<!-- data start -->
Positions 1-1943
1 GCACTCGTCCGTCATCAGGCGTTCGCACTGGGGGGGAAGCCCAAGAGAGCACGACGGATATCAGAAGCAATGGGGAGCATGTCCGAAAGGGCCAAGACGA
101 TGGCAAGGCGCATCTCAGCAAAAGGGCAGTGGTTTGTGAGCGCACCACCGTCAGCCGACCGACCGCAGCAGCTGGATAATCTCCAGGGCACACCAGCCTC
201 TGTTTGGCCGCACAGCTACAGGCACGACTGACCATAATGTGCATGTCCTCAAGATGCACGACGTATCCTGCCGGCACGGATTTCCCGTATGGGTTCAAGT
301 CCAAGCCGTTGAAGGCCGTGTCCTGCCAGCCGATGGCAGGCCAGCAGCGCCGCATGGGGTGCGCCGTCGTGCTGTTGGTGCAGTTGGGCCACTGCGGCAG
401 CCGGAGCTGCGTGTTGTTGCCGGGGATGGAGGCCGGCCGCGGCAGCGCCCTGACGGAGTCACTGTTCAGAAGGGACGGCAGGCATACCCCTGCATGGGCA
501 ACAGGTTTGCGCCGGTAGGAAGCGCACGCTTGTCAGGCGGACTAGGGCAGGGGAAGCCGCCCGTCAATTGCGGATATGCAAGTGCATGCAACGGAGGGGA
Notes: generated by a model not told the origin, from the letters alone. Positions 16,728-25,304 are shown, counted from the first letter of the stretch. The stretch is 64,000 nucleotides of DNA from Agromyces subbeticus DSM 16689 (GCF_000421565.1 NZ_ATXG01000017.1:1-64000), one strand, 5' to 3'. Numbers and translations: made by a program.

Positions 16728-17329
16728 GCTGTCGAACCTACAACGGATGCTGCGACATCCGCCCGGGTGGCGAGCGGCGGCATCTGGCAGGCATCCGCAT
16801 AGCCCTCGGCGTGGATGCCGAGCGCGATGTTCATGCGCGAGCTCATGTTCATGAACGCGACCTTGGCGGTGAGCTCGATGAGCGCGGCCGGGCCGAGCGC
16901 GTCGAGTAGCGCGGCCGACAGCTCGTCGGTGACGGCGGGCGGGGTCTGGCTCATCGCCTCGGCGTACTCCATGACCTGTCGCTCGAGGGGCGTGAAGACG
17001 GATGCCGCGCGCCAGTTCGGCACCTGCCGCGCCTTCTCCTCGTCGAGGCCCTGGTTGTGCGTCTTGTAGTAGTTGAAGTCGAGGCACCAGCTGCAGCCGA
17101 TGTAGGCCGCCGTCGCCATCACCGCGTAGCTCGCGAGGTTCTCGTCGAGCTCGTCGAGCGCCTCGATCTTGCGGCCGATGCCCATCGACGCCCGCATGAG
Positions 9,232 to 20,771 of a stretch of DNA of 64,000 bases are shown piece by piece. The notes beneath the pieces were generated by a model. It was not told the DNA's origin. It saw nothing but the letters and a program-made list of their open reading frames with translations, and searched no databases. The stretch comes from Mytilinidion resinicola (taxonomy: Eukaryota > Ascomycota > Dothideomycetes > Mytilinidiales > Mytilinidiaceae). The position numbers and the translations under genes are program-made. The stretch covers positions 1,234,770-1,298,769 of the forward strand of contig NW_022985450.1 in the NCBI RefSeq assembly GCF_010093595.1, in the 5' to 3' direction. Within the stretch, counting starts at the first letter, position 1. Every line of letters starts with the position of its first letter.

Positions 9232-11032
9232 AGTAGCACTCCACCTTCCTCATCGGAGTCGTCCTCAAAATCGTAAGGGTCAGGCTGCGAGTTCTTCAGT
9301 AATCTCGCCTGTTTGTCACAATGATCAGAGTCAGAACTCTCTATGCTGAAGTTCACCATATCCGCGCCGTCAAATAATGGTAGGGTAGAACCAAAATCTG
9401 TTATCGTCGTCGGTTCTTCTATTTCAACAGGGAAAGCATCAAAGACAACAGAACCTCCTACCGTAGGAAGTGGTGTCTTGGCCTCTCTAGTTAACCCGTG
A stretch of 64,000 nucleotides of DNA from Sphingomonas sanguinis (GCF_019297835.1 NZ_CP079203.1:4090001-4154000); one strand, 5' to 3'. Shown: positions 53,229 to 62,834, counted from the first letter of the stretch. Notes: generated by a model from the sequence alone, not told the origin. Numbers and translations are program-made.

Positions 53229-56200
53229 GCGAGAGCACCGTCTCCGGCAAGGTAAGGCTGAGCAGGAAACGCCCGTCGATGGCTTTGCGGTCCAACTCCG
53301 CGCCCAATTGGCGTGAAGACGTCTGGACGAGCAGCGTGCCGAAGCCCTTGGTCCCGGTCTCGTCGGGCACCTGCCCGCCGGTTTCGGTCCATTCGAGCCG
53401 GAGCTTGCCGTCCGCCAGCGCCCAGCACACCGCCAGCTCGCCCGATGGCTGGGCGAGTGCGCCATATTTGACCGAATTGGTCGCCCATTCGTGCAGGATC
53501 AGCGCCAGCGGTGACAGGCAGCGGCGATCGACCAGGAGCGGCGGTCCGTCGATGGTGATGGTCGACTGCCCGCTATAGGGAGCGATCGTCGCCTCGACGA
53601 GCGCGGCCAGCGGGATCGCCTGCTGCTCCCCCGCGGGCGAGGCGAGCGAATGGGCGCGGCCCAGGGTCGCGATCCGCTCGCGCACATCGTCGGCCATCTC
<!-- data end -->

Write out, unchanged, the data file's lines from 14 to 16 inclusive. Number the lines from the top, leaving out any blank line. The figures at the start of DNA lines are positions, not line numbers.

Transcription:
17101 TGTAGGCCGCCGTCGCCATCACCGCGTAGCTCGCGAGGTTCTCGTCGAGCTCGTCGAGCGCCTCGATCTTGCGGCCGATGCCCATCGACGCCCGCATGAG
Positions 9,232 to 20,771 of a stretch of DNA of 64,000 bases are shown piece by piece. The notes beneath the pieces were generated by a model. It was not told the DNA's origin. It saw nothing but the letters and a program-made list of their open reading frames with translations, and searched no databases. The stretch comes from Mytilinidion resinicola (taxonomy: Eukaryota > Ascomycota > Dothideomycetes > Mytilinidiales > Mytilinidiaceae). The position numbers and the translations under genes are program-made. The stretch covers positions 1,234,770-1,298,769 of the forward strand of contig NW_022985450.1 in the NCBI RefSeq assembly GCF_010093595.1, in the 5' to 3' direction. Within the stretch, counting starts at the first letter, position 1. Every line of letters starts with the position of its first letter.

Positions 9232-11032